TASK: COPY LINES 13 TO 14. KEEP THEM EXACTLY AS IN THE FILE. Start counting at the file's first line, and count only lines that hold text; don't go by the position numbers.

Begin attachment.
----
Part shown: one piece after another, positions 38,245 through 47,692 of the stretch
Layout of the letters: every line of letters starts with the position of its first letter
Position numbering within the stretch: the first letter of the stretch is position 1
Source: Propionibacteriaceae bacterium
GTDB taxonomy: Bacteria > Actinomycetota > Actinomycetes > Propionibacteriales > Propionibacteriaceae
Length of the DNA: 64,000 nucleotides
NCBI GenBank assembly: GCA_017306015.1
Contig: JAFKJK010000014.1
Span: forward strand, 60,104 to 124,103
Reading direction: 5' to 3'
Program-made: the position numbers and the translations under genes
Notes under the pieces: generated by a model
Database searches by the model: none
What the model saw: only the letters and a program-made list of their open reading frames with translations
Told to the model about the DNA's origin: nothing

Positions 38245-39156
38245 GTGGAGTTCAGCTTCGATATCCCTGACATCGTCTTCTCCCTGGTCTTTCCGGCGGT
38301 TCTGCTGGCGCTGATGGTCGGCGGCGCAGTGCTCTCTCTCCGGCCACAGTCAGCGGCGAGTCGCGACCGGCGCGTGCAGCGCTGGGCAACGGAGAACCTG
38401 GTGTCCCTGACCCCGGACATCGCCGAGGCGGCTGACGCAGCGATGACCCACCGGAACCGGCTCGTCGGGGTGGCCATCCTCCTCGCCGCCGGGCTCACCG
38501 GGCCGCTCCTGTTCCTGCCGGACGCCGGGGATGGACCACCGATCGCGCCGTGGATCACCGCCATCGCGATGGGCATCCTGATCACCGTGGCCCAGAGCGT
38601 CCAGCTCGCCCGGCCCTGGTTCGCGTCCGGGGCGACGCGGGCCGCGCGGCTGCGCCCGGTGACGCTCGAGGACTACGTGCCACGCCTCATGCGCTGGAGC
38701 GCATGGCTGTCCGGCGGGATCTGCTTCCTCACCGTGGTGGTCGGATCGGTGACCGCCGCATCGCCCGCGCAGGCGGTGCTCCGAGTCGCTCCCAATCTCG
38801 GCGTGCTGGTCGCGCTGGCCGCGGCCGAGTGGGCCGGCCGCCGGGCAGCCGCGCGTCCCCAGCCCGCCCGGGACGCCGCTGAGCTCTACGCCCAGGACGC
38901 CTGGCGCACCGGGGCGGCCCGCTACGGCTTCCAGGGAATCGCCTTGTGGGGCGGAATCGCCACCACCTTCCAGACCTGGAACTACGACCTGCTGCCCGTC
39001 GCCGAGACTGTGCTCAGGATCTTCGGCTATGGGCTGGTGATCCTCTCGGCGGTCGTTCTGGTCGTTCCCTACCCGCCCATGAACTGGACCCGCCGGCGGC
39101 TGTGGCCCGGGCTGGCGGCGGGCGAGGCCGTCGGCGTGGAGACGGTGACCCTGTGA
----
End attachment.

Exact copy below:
Database searches by the model: none
What the model saw: only the letters and a program-made list of their open reading frames with translations